Thanks Renee & Julie,
This is very useful information. When I first read about the new journal, I thought it might be a throwback to the "page-charges” days and a way to promote open access. Thanks for pointing out that this is not the case.
A concern I have, as do most of us, is the open access issue. The expense of journal access has created a two-tiered system, students and faculty at institutions that don’t have access to large library budgets or people unaffiliated with organizations
with large library budgets are at a severe disadvantage. I know GSA is tackling the issue, but the proliferation of journals makes this a difficult problem. As Natalie points out, it also makes it a problem for researches looking to publish and knowing which
literature is “worth” reading.
I don’t have any answers, but would like to throw this into the dialogue.
Earth & Environmental Sciences
265 Church St.
Middletown, CT 06459
I have found Beall's site informative, since it features a compiled list of predatory journals and publishers. I always reference it when I am contacted by an unknown journal seeking to publish my research. I highly encourage you to book mark the site. It
has been featured in The Chronicle of Higher Education.
Renee M. Clary, PhD, FGS
Director, Dunn-Seiler Museum
Department of Geosciences
Mississippi State University
Voice: 662.268.1032, extension 215
From: Julie Libarkin <[log in to unmask]>
Sent: Wednesday, March 18, 2015 3:22 PM
To: [log in to unmask]
Subject: Re: New “Journal of Astronomy & Earth Sciences Education” Invites Manuscripts
I think this announcement to the list is a good opportunity for our community to discuss publication venues and norms. As noted by Lukes et al. (2015)
, the geocognition
and geoscience education research community has grown much larger in recent years, with attendant pressure on our existing journals to process more and more submissions. Certainly, an increase in submission numbers was my experience when I was the Editor of
the Journal of Geoscience Education until 2012. This pressure is a good thing, as it can encourage the development of new opportunities for publication and dissemination of research findings.
JAESE appears to be published by the Clute Institute. I do not know anything about the JAESE journal, but would like to share a few facts about the Clute Institute in general. The Clute Institute has been closely scrutinized for providing pay-to-publish
services that do not fall within standard publishing norms. Librarian Jeffrey Beall at UC Denver has a recent blog post about the Clute Institute: http://scholarlyoa.com/2014/11/27/why-researchers-should-avoid-the-clute-institute/
I encourage you to read it.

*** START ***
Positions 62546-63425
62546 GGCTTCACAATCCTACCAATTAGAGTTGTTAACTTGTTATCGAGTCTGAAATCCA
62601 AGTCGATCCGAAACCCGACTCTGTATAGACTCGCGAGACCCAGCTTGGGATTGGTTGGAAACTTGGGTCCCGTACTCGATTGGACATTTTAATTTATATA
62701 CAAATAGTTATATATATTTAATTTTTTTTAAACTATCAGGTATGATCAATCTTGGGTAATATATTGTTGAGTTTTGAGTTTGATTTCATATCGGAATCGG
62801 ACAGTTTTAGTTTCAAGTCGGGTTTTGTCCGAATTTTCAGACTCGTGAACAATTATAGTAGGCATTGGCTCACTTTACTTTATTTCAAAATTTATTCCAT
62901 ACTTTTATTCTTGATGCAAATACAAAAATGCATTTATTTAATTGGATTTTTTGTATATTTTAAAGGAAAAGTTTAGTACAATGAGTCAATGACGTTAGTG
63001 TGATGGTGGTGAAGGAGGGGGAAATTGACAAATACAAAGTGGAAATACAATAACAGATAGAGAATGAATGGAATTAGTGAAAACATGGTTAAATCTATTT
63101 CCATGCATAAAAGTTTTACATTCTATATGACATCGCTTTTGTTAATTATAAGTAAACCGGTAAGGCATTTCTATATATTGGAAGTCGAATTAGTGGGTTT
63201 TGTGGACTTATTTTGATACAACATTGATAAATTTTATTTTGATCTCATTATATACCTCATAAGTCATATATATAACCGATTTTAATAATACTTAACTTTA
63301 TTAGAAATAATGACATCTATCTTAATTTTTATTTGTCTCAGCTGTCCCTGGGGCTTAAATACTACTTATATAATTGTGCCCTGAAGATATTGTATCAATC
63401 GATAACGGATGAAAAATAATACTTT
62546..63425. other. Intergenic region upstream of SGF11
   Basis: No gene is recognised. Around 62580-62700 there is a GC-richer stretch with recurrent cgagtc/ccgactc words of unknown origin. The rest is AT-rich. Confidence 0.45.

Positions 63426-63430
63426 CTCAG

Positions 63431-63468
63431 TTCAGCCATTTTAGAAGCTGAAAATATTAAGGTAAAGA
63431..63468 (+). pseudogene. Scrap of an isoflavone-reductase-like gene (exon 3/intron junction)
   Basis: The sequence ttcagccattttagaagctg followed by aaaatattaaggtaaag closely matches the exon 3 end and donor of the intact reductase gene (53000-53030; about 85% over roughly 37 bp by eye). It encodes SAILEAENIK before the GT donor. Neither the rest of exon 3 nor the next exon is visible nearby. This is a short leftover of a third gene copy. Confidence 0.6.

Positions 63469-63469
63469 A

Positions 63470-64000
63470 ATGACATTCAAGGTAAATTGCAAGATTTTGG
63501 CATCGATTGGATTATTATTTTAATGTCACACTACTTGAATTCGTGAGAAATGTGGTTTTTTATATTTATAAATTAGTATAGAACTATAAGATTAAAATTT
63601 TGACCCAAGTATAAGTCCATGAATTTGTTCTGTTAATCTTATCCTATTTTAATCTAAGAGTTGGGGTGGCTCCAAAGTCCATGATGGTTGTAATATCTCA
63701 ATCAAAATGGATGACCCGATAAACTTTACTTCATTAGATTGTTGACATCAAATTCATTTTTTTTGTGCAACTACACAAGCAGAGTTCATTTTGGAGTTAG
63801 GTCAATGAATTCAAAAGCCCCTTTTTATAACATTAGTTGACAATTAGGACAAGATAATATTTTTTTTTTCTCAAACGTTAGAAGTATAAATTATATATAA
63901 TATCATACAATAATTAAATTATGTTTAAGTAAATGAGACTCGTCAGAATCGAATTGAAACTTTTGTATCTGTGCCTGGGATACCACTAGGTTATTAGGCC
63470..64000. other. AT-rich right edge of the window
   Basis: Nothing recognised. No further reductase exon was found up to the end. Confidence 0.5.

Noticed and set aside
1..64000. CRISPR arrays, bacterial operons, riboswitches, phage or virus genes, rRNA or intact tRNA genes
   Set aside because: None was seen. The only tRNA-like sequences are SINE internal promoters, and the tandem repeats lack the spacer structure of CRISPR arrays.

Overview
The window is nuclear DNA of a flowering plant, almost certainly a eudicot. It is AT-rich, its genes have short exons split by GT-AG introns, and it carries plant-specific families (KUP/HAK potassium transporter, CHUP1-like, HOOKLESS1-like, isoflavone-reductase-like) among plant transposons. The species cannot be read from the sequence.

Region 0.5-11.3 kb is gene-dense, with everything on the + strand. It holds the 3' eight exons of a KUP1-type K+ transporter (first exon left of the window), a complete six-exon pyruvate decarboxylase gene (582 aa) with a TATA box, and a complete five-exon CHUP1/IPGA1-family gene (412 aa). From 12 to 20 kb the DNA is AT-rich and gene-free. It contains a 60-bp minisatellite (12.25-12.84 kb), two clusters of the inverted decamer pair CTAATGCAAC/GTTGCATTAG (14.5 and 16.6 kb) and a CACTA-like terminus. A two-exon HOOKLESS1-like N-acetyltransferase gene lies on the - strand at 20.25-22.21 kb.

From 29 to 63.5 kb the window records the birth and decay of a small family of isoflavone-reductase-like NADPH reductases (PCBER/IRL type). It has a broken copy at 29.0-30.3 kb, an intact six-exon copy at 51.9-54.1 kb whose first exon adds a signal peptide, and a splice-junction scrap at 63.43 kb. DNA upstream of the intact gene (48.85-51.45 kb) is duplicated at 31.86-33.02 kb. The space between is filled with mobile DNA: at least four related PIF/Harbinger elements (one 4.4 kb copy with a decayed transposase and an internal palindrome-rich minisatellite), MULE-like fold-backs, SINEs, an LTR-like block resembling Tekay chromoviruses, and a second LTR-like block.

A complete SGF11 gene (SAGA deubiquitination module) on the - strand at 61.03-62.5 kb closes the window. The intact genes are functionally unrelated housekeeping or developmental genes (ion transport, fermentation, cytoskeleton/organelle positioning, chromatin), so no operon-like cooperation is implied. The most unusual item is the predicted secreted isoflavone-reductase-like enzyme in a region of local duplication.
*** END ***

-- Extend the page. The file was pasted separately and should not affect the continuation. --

The biggest concerns are that: 1) authors must pay to submit a manuscript; 2) authors can pay more to have their manuscripts reviewed more quickly; 3) authors must pay non-normative fees to publish a manuscript, with fees increasing for longer papers;
and 4) the Clute Institute does not provide DOIs, so manuscripts are difficult for other scholars to find. In addition, the Clute Institute is not a member of any scholarly publishing organizations, including COPE (the Committee
on Publication Ethics)
, and plagiarism may be a problem with Clute journals (http://scholarlyoa.com/2014/11/27/why-researchers-should-avoid-the-clute-institute/
I wanted to start a dialogue so we can collectively reflect on what publishing should look like, both in traditional and nontraditional venues, as we grow and develop as a community of research and practice. I would be the first to welcome more diverse
publishing venues, but caution that they must be the right ones.
Director - Geocognition Research Lab
Michigan State University
288 Farm Lane, 206 Natural Science
East Lansing, MI 48824
Affiliations: Center for Integrative Studies in General Science, Department of Geological Sciences, Cognitive Science Program, Environmental Science and Policy Program, CREATEforSTEM
The “Journal of Astronomy & Earth Sciences Education” invites
education research scholars and public outreach professionals to
submit manuscripts across the broadly defined Earth and space science
disciplines. Based in the United States and founded by an
internationally recognized editorial advisory board, JAESE publishes
refereed articles for an international audience in discipline-based
education research on teaching and learning across a broad range of
disciplines including: astronomy, climate science, geology, geography,
energy resource science, environmental sciences, meteorology,
oceanography, planetary sciences, and space sciences. In addition to
empirical, quantitative and qualitative science education research
articles, JAESE publishes essays on innovative teaching strategies and
systematically evaluated public outreach programs, using a blind,
multiple-peer-review system. JAESE’s first issue is available at www.
JAESE.org, and detailed author submission guidelines are available
JAESE articles are indexed through NASA SAO/ADS, GoogleScholar,
ERIC, EBSCO, and ProQuest, among other reputable scholarly citation
systems. All articles are open-access, meaning articles are
permanently free to readers and libraries without a subscription. The
journal keeps costs low by using an established business model where
authors or their institutions pay a nominal a open-access curation and
publication fee instead of a subscription. Additional information
about the journal may be directed to Dr. Tim Slater, Editor, at
[log in to unmask] or found online at
Timothy F. Slater, Ph.D.
University of Wyoming Excellence in Higher Education Endowed Chair of
Senior Scientist, CAPER Center for Astronomy & Physics Education
Editor-in-Chief, Journal of Astronomy & Earth Sciences Education,
(307)766-2334 (office); (520)975-1373 (cell); email:
[log in to unmask]